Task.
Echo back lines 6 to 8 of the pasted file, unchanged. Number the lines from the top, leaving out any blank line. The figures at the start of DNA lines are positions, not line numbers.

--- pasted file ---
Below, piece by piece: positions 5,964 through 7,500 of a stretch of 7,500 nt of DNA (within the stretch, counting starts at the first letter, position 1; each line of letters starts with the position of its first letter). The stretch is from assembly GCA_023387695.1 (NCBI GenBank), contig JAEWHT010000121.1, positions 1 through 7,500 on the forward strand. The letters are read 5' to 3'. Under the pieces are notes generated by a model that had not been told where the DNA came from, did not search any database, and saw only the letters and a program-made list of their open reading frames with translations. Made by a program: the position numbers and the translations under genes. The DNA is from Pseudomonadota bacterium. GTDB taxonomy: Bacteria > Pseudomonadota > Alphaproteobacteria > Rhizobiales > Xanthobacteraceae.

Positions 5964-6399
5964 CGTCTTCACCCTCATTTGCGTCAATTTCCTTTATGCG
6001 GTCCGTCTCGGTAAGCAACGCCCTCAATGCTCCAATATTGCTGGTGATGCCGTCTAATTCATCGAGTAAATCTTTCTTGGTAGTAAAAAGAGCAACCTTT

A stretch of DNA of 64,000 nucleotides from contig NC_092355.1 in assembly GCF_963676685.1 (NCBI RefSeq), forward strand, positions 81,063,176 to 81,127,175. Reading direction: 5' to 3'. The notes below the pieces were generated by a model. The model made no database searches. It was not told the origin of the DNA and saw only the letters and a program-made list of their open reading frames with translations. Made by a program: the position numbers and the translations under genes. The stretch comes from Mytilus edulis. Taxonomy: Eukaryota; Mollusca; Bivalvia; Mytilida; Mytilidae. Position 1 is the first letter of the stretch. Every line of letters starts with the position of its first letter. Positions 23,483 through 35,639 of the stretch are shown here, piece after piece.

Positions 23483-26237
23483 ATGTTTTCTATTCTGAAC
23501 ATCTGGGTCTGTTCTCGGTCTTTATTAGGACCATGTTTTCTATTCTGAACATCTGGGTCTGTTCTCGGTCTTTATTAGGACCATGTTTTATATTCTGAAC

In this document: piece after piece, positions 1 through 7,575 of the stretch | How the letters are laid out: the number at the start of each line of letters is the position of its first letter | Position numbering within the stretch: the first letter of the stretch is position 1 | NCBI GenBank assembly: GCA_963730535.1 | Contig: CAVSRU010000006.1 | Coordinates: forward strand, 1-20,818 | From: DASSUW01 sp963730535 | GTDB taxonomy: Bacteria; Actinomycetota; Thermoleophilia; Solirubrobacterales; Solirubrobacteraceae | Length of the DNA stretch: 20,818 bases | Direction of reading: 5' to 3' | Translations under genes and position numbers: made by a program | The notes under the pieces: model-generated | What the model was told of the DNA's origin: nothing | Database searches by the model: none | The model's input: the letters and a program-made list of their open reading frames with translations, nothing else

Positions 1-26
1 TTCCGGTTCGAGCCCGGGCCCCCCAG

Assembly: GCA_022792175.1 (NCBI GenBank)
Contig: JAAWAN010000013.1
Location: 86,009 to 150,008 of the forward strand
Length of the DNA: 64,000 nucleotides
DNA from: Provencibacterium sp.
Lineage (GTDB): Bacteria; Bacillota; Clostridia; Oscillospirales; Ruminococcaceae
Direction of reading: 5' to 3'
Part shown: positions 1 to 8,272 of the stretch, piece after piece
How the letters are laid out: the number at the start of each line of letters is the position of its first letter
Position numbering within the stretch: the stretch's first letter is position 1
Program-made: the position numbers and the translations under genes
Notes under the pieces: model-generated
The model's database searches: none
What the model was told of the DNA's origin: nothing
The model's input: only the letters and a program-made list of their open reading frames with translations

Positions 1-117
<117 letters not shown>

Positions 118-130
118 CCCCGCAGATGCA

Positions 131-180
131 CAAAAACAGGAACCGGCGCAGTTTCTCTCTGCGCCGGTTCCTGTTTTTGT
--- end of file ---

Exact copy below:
Positions 23483-26237
23483 ATGTTTTCTATTCTGAAC
23501 ATCTGGGTCTGTTCTCGGTCTTTATTAGGACCATGTTTTCTATTCTGAACATCTGGGTCTGTTCTCGGTCTTTATTAGGACCATGTTTTATATTCTGAAC